27 June 2016



Just a few days after our anniversary retreat, Pablo headed off to Hawaii for a conference and I stayed to hold down the fort. While I do think that I have coped quite well in his absence... despite cursing winter and my wood-burning stove more than once... I am excited for his return! With sharing a home, car, and professional life, we are usually together about about 95% of the time. Perhaps unlike most modern couples, we commute together, we eat three meals a day together, we cook together, we plot to kill our cat together, you get the picture. And although that can cause its own kind of strain, being apart is disorienting. There are positives... like no tools or bits of paper strewn around the house, no one to tell you to pick up your mess, quiet, the couch all to yourself... but those certainly do not out weigh the negatives. There's nothing like having your best friend by your side.



19 June 2016



We celebrated the survival of another year of marriage at the Termas de Puyehue!

We decided to treat ourselves and get away for the weekend. We indulged without guilt, warmed our bodies in the hot springs, and enjoyed the beautiful property of Puyehue.


view from the room, not too shabby!

chilean wine? pisco sour? why not both!

the old enclosure of one of the springs, the modern pools that are now visited by guests might be more convenient but they lack the rustic charm of old

horses! you know how I feel about horses :)

te amo mamor!

18 June 2016



Last weekend we went on an adventure to celebrate our second year of marriage.  Here are some snapshots from the road. 

As we passed by the iconic fundos, or large cattle farms, that are so typical in southern Chile, my mind invented stories for the generations of families that have inhabited the old German-built estates. With their shaker-siding and often colorful trim, they are a sight among the miles and miles of green. And as the volcanoes and mountains come into view, these relics of another era become more prevalent. Perhaps this part of Chile once reminded someone of a home far away, left behind to escape a war, or tyranny, or persecution. 

It is easy to imagine from the passenger side, that life in these parts has changed little in the past century. On cold winter nights, the house is heated with wood, as is the case in all of southern Chile. Perhaps an old woman is inside making cheese from her cow's milk and an old man is hunting conejo.  Even the radio provides little evidence to the contrary as the breaking news highlights the daily price of livestock. Here time moves slowly and the imagination flies. 



05 June 2016


As your world brightens, mine becomes darker.

At 40 S, the sun makes a brief appearance around nine in the morning and sets no later than eight. That is on a good day. Most days this time of year are various shades of grey.  Steely, to bluish, with massive clouds that threaten snow but never deliver. For better or for worse, the nearby coastal breezes keep our temperatures above freezing on all but the coldest mornings. The muted days, however, are nothing compared to the darkness of night. Living outside the aura of city lights, night engulfs the little glow worm that is our house. Only a small perimeter of fallen leaves, piled wood, and plants waiting for Spring can be seen from the light that leaks from our home.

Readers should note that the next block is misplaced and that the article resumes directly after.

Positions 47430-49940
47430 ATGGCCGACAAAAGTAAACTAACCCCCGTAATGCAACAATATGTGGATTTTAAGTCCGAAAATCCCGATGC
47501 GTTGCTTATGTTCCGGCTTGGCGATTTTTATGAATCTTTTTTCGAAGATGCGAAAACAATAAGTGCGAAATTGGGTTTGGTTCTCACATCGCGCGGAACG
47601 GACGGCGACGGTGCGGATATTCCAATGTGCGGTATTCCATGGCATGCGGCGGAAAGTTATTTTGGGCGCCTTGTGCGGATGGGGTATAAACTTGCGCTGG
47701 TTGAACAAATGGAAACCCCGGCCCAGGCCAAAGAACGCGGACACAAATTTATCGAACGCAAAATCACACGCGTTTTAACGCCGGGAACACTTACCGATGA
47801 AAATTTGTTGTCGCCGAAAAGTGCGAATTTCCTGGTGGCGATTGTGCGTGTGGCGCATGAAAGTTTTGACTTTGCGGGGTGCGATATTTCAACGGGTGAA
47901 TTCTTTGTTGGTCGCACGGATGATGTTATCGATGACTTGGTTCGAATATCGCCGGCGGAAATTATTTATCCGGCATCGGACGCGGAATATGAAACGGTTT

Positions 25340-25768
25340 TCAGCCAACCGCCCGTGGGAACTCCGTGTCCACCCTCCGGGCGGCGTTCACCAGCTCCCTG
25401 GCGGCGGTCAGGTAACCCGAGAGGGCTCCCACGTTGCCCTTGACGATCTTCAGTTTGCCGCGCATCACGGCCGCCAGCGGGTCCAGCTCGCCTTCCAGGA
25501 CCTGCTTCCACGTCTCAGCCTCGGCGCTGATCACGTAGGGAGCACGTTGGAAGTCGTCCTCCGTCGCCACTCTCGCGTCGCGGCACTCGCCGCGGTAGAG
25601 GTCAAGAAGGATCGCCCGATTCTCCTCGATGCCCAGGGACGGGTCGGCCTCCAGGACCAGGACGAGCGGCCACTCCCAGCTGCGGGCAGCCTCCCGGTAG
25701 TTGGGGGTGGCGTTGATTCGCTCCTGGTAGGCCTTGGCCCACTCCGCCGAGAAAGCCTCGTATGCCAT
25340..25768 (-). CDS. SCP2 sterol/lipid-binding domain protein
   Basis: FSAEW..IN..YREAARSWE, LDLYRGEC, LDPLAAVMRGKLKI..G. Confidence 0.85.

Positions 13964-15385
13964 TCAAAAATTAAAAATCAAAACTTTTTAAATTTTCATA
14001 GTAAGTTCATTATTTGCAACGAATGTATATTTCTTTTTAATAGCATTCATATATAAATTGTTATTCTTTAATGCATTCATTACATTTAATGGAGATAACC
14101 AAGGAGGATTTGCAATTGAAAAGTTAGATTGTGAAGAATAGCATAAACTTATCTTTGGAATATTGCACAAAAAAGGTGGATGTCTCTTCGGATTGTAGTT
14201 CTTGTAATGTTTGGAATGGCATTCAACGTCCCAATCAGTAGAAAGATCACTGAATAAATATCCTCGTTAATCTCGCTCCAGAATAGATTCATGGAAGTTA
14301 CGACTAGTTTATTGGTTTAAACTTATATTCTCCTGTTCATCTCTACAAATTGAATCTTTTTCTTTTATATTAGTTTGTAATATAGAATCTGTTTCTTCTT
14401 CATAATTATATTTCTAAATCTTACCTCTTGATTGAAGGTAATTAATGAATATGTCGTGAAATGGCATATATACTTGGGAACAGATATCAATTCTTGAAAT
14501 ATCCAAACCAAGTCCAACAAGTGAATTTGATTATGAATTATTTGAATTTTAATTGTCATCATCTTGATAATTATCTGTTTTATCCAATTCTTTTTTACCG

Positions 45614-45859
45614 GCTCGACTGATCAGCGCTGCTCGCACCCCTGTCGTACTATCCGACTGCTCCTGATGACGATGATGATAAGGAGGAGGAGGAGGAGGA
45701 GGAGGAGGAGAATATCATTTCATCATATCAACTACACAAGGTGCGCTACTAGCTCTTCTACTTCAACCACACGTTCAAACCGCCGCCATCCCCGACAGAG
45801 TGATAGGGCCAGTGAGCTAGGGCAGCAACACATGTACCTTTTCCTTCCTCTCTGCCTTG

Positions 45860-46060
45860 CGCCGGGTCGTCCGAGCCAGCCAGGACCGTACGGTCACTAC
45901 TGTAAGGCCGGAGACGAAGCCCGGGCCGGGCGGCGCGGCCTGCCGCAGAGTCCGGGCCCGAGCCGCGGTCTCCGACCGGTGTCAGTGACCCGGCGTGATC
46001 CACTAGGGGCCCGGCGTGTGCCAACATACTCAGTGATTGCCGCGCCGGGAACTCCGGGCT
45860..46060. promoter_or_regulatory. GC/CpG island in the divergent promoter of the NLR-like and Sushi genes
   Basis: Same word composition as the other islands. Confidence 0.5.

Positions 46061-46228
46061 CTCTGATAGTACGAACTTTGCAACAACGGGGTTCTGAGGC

Now is the time for hibernation, baked goods, warm reds by the fire. I think that here every season challenges us. Spring is incredibly wet, summer is at times unbearably hot and dry, fall warns of winter, and winter is dark. But with the challenges come the reward, technicolor mosses and iridescent flowers, sunny days to jump in the river, crisp breezes smelling of apples, and coziness. Winter is the only season when we can actually snuggle under the covers. When the cold teaches us to appreciate warmth. When the dark allows us to revel in the light. 

15 May 2016



Reserva Yali

Today is a rainy, cold winter day, but I still have many unshared photos left from this summer to warm us up. The most beautiful beach that we went to was definitely the beach of Reserva Yali. I suppose it is so beautiful because it is so hard to get to. The beach and surrounding area are protected from litter-bugs and other miscreants. In fact, you have to make an appointment to go there. We were let in for scientific purposes. We thought we might be able to dip into the water to check on piure stocks in the area, but the exposed beach and seasonal swells, made it far too dangerous to get to snorkel. Regardless, after hours of driving to get to Yali, we enjoyed time out of the car spent walking on the beach, finding treasures left by the waves. 



The only traces of past visitors were footprints left in the sand.

The ozone hole above Chile can lead to brutal burns. This plus the frigid coastal breeze made me more than happy to cover up. My nickname on the trip was German Grandma. I embraced it socks with sandals and all!